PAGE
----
And companies should maintain an inventory of their hardware and software and have someone be accountable for patch management. They should also run scans and tests consistently, investing in intrusion detection and prevention applications and establish a security and risk assessment plan, suggested by Tech4BusinessNow.
Get your employees onboard.
Just one click of a link could result in catching a virus that shuts your business down temporarily or permanently. Getting everyone on the same page is key: “An often overlooked and underestimated defensive tactic is simply raising the awareness and improving the knowledge of security issues throughout the overall workforce,” Robinson said. “Employees remain one of the weakest links in cybersecurity prevention. Educating and enabling associates about IT security risks and best practices must become a priority for businesses and the IT service providers who support them.”
Even start-ups and small-scale entrepreneurs need to keep their immediate workforce and themselves apprised of potential threats. Affordable executive training courses are available live and online through CompTIA Cybersecure and SANS Cyber Aces Online Courses for free, while Ninjio sells 3-4 minute long animated and gamified episodes on security awareness training by Hollywood writers at a small monthly fee per executive. Learning Tree offers a full curriculum of Cyber Security courses that range from $500 to $3000 depending on days enrolled.
Know the early signs of a problem — and deal with it ASAP.
Threat identification, real-time analytics and behavioral analysis are increasingly important. Most cyber attacks come from e-mail, the web or an endpoint (any device connected to a network, like a smartphone), so pay attention to irregular device and connectivity performance (slow computer response, pop-up windows, spam e-mails sent by your account, etc.). Move across devices with multiple layers of security so that your data is harder to get to and will give the hacker roadblocks that you can identify.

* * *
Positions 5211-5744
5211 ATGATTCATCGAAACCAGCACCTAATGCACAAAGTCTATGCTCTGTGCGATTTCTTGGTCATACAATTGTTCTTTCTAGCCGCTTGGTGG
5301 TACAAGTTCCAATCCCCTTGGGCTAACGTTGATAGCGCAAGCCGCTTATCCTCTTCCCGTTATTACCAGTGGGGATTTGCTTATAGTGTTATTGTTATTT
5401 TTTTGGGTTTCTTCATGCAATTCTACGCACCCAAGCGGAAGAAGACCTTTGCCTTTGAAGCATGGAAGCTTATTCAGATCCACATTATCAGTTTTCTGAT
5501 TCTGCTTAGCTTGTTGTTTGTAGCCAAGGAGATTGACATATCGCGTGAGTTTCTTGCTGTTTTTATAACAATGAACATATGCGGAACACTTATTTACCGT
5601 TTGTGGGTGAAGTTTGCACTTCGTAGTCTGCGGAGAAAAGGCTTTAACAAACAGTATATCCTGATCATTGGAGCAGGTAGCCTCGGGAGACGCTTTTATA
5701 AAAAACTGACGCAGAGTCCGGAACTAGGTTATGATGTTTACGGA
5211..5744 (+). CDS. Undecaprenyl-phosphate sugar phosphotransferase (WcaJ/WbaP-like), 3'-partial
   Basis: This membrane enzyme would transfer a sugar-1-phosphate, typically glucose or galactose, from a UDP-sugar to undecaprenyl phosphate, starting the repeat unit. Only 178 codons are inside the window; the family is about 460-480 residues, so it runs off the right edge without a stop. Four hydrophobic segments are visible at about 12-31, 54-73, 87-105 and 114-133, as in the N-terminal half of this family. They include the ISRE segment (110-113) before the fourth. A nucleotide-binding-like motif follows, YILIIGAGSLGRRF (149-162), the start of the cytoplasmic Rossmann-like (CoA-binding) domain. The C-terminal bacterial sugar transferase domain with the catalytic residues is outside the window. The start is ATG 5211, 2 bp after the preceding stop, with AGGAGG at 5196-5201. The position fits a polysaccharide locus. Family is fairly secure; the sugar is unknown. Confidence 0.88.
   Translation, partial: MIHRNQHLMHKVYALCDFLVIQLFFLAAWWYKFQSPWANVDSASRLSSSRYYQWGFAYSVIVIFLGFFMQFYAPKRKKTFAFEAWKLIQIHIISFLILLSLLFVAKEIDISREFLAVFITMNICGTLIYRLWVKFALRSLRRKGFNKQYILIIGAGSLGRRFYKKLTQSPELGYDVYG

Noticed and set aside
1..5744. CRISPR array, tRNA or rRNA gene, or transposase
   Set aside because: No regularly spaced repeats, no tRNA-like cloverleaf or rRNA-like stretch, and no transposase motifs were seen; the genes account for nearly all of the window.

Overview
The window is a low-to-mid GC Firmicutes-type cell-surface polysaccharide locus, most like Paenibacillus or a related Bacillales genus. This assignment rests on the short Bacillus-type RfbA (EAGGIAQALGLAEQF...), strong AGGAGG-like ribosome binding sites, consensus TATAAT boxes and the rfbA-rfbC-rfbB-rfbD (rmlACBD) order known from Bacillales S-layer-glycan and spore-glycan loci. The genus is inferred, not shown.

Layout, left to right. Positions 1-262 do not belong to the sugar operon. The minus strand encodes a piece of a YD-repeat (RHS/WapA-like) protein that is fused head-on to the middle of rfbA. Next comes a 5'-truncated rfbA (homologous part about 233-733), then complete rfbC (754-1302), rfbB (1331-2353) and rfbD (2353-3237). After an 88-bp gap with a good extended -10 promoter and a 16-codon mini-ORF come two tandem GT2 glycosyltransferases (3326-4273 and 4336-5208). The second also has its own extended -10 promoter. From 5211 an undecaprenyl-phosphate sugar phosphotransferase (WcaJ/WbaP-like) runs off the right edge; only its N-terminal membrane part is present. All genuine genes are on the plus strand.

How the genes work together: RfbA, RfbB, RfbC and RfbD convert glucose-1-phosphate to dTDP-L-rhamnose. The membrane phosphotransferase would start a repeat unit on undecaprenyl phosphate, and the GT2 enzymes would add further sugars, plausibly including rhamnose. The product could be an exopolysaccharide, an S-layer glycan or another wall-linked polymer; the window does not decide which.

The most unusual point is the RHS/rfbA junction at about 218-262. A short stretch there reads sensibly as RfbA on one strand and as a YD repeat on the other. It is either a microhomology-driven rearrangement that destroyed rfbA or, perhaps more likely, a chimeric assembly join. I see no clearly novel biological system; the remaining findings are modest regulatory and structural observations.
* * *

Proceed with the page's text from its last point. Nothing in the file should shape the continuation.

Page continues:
Also, have an incidence response plan ready to go as soon as you notice the irregularities. After a hack, businesses must address and minimize financial and informational losses, notify customers, create new strategies for prevention and work to rebuild their reputation.
(For a list of examples of tools that cyber criminals are using regularly, click here.)
Don’t forget the small, low-tech stuff.
In a world where even your laptop’s webcam can be accessed online from a hacker, awareness is key. Things as easy as creating more complex, unpredictable passwords; physically covering your webcam when you’re not using it; and not giving security information by phone can help.
Find a trusted IT security professional.
When it comes to finding the right security solutions, software products are not one-size-fits-all, especially when comparing company size and focus. More companies and IT consultants are looking for consolidated or comprehensive options, incorporating multiple security software applications to form the right strategy for prevention, threat detection and recovery.
To end with a cliché, it’s better to be safe than sorry. While it might be out of your comfort zone and “to-do” list of priorities, it doesn’t need to cost a lot or take too much time to incorporate technology, processes and education that will secure your business, your employees and your customers. These days, it’s just as important, or perhaps more so, as managing your books, your payroll and customer satisfaction.
This article was written by The Vinetta Project from Forbes and was legally licensed through the NewsCred publisher network.